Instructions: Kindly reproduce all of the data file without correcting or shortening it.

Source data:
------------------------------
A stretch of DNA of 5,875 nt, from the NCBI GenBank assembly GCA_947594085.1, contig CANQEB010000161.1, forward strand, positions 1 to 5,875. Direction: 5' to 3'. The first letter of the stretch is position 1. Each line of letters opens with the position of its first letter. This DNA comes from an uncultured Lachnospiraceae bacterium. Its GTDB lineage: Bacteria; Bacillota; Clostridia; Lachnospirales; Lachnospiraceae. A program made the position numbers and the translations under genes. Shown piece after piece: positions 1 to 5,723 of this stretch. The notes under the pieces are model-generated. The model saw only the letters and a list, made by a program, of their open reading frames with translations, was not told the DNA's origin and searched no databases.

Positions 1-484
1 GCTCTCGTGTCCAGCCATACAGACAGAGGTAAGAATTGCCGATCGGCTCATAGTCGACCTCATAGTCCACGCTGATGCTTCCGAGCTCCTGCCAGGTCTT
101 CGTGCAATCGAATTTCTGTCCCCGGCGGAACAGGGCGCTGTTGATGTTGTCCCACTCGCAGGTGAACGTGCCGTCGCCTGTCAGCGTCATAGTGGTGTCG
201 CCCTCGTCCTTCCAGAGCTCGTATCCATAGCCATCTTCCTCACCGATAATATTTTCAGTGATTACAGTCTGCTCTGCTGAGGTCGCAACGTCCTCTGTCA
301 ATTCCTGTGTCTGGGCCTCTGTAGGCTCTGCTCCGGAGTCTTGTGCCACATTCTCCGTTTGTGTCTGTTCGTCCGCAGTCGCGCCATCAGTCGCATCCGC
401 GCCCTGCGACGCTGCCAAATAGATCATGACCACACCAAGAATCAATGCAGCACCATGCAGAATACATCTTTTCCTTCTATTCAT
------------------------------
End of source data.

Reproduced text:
A stretch of DNA of 5,875 nt, from the NCBI GenBank assembly GCA_947594085.1, contig CANQEB010000161.1, forward strand, positions 1 to 5,875. Direction: 5' to 3'. The first letter of the stretch is position 1. Each line of letters opens with the position of its first letter. This DNA comes from an uncultured Lachnospiraceae bacterium. Its GTDB lineage: Bacteria; Bacillota; Clostridia; Lachnospirales; Lachnospiraceae. A program made the position numbers and the translations under genes. Shown piece after piece: positions 1 to 5,723 of this stretch. The notes under the pieces are model-generated. The model saw only the letters and a list, made by a program, of their open reading frames with translations, was not told the DNA's origin and searched no databases.

Positions 1-484
1 GCTCTCGTGTCCAGCCATACAGACAGAGGTAAGAATTGCCGATCGGCTCATAGTCGACCTCATAGTCCACGCTGATGCTTCCGAGCTCCTGCCAGGTCTT
101 CGTGCAATCGAATTTCTGTCCCCGGCGGAACAGGGCGCTGTTGATGTTGTCCCACTCGCAGGTGAACGTGCCGTCGCCTGTCAGCGTCATAGTGGTGTCG
201 CCCTCGTCCTTCCAGAGCTCGTATCCATAGCCATCTTCCTCACCGATAATATTTTCAGTGATTACAGTCTGCTCTGCTGAGGTCGCAACGTCCTCTGTCA
301 ATTCCTGTGTCTGGGCCTCTGTAGGCTCTGCTCCGGAGTCTTGTGCCACATTCTCCGTTTGTGTCTGTTCGTCCGCAGTCGCGCCATCAGTCGCATCCGC
401 GCCCTGCGACGCTGCCAAATAGATCATGACCACACCAAGAATCAATGCAGCACCATGCAGAATACATCTTTTCCTTCTATTCAT